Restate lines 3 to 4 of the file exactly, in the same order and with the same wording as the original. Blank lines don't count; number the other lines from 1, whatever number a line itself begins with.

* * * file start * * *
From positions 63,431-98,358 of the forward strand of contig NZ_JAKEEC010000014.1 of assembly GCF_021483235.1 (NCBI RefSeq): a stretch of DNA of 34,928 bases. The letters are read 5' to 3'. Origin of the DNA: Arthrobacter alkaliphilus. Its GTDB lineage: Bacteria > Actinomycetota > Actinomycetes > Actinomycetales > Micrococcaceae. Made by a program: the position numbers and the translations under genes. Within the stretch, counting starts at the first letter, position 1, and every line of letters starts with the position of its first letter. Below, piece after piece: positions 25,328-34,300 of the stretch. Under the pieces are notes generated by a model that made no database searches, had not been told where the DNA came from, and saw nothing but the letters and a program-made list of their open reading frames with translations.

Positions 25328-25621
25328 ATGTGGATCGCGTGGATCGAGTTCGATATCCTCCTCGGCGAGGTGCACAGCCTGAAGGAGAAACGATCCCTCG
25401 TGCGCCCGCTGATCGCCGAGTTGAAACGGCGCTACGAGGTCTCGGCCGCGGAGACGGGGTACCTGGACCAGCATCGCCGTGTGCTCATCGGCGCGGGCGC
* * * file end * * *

25328 ATGTGGATCGCGTGGATCGAGTTCGATATCCTCCTCGGCGAGGTGCACAGCCTGAAGGAGAAACGATCCCTCG
25401 TGCGCCCGCTGATCGCCGAGTTGAAACGGCGCTACGAGGTCTCGGCCGCGGAGACGGGGTACCTGGACCAGCATCGCCGTGTGCTCATCGGCGCGGGCGC